This is Tabitha, one of the licensed technicians here at The Cat Practice. My 7 year old brown tabby cat, Titus, hasn't had his teeth (professionally) cleaned for 3 years, though I do brush his teeth regularly at home. I noticed he was starting to build up some tartar again, and a saw a suspicious red spot on one of his lower premolars. Since he was due for his 6 month exam and annual bloodwork this month anyway, I brought him into work with me.
All his bloodwork was normal, but the doctor could see a "kitty cavity" (called a resorptive lesion) on that one tooth. These lesions occur when the body starts reabsorbing the root of the tooth and moves up the root into the crown of the tooth, causing a painful hole in the tooth (which is the red spot we saw). The treatment is to remove the tooth - or more specifically - perform a crownectomy, where only the top (or crown) of the tooth is removed, leaving the root since the body reabsorbs it.
Dr. Brown (the cardiologist who comes every other week to do echocardiograms) pronounced him a good anesthetic risk, so I scheduled his dental cleaning for the following week.
Titus was not happy to be going back to The Cat Practice again, especially after only a very tiny breakfast since he was to be sedated later. I put him up front in our hospital cages where our surgery patients wait and recover. We decided to put his IV catheter in after he was asleep to minimize his stress and discomfort.
We put him in our clear tank which allows him to breathe in the gas and fall asleep, which he did very smoothly. After he was sedated, Laura the dental technician intubated him and placed his IV catheter in one of his front legs. We hooked him up to the anesthesia monitors, which reads blood pressure, pulse ox, heart rate, and body temperature. All readings were very good and normal.
Before starting, Laura add pain medication to Titus's IV bag, and also gave Titus him a bolus of pain meds through his IV line. This continuous rate of pain medication throughout the procedure and for 2-3 hours afterward will ensure he is not painful at all. She also shaved a spot on his back foot and placed a pain patch, which delivers pain medication transdermally through the skin for the next several days.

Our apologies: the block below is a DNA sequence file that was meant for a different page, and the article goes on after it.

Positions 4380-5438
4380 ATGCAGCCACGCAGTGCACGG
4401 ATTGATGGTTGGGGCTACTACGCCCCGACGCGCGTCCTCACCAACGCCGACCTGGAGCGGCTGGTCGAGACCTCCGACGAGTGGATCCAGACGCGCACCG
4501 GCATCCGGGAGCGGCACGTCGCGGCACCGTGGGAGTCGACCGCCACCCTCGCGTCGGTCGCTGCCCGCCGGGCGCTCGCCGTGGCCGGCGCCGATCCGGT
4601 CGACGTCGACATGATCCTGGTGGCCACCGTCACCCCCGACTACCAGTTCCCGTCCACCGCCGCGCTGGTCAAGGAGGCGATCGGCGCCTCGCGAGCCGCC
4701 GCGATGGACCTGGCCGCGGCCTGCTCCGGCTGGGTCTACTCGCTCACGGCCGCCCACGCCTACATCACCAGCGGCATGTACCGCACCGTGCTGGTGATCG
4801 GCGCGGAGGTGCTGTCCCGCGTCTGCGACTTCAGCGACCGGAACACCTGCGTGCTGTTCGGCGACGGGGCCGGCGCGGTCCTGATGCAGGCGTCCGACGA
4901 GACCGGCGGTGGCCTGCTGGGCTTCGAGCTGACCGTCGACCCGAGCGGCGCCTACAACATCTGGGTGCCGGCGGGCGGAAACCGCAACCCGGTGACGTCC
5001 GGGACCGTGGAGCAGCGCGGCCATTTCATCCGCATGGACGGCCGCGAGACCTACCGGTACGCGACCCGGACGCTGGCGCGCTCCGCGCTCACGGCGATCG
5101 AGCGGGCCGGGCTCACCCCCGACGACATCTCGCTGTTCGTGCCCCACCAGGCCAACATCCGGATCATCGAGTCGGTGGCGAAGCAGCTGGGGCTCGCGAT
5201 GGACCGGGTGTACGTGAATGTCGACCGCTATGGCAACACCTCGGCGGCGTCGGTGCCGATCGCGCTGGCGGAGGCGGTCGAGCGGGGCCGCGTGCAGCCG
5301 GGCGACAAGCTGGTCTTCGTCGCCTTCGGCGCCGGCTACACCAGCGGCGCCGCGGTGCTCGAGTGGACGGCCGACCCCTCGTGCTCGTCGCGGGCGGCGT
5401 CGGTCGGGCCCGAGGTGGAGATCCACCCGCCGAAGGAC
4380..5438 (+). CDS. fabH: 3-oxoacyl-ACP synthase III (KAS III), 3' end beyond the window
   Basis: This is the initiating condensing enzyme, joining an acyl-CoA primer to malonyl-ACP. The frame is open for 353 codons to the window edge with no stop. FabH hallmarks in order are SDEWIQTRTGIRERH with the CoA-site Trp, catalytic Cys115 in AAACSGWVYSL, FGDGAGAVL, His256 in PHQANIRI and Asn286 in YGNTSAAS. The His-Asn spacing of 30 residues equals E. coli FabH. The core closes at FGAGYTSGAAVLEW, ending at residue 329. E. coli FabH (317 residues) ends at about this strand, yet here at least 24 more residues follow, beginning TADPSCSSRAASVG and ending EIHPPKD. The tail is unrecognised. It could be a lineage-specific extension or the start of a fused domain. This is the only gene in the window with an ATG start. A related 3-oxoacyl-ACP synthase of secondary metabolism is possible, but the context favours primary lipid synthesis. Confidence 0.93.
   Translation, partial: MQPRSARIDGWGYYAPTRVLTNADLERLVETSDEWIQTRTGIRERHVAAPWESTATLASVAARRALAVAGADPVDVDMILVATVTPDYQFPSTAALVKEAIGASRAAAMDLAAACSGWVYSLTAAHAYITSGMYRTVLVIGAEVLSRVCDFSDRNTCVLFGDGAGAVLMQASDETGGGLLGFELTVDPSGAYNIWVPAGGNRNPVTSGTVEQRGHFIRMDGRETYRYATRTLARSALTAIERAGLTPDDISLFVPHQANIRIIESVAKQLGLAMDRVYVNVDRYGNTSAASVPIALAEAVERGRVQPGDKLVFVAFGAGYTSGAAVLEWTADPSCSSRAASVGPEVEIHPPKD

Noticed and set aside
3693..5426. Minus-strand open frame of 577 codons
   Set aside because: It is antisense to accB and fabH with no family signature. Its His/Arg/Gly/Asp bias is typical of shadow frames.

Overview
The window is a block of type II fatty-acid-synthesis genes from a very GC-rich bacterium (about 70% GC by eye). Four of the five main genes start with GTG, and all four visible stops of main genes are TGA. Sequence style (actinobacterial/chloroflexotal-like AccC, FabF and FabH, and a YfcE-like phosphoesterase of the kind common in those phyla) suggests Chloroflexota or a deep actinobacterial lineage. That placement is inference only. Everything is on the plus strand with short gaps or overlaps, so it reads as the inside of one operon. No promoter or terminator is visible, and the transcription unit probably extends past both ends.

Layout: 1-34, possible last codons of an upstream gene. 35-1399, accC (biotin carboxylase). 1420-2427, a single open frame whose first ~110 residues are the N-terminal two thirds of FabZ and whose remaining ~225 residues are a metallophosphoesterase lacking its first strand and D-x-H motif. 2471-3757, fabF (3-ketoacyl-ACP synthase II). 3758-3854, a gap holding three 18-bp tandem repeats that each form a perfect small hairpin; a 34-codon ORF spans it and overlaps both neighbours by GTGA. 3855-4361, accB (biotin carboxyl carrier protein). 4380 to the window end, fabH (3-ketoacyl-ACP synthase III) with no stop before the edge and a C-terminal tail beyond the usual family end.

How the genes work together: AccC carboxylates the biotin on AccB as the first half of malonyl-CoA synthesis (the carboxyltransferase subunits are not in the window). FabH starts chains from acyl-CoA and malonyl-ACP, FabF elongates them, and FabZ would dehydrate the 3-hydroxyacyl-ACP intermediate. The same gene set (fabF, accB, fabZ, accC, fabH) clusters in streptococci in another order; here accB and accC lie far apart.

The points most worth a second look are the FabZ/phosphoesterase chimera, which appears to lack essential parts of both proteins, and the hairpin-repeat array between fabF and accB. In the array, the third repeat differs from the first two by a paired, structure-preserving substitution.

After that Laura took all the dental xrays. Since most of the problems with cat teeth occur under the gumline, a feline dental cleaning MUST include xrays. She found that not only was that one tooth bad, but the same tooth on the other side was affected, as well as another lower molar. Dr. Houlihan studied the xrays as well and concluded that those 3 teeth should be removed. The affected areas are shown circled in red:
Laura cleaned up the rest of the teeth, hand scaling as well as using the ultrasonic scaler, then polishing. After she was finished, Dr. Houlihan performed crownectomies on the 3 bad teeth - which didn't take as long as I expected. It was very quick, and the tiny incisions were neatly closed with very fine stitches that dissolve on their own.
She turned off the anesthesia, letting him just breathe oxygen for a minute, then when he started to wake up, she removed the endotracheal tube from his throat. Laura already had his recovery cage waiting with a warm heating pad and towels. Titus woke up gradually over the span of a couple minutes, and was soon sitting up. He didn't seem to mind the IV still in his front leg at all. His pupils were dilated from the pain medication, so I knew he was feeling good!
He stayed on the IV for the next 2 1/2 hours to ensure he got enough fluids and pain medication. We offered him a litterbox (which he didn't want to use!) and some baby food (which he very much enjoyed!) in the meantime. After the time passed, we removed his IV catheter and he was ready to go home.
He was very happy to go back in his carrier - I think he knew he was going home! I expected him to hiss at his brother when we got home, like he did last week after having all his preanesthetic bloodwork and exam, but he didn't. All he wanted to do was clean himself up - licking his arm where the IV was, licking his foot where the pain patch was... he promptly removed the wrap that covered the pain patch!
Then he was back to his old self! Much better than I would have done after having anesthesia and 3 teeth removed! He wanted dinner (gave him just canned food) and ate all of it. He was pleasant to his brother and was acting completely normal and chatty.
The next morning, I noticed the pain patch was gone off his foot. My husband ended up finding it later on the floor, half-chewed. But even without the ongoing pain meds, Titus was active and happy, and eating completely normally, back on his mixture of dry and canned food after only 3 days. I honestly think he feels better not having those painful teeth in his mouth!
I'm really glad we got him taken care of - I would never have known that he had sore teeth before because he never acted or ate any differently, but I can tell he feels better now!
Thanks for Laura and Dr. Houlihan for taking such good care of him and doing a wonderful job on his teeth. Even Titus says it wasn't that bad, and is happy his teeth don't hurt anymore :)
Answer Your Cat's Questions Day
23 hours ago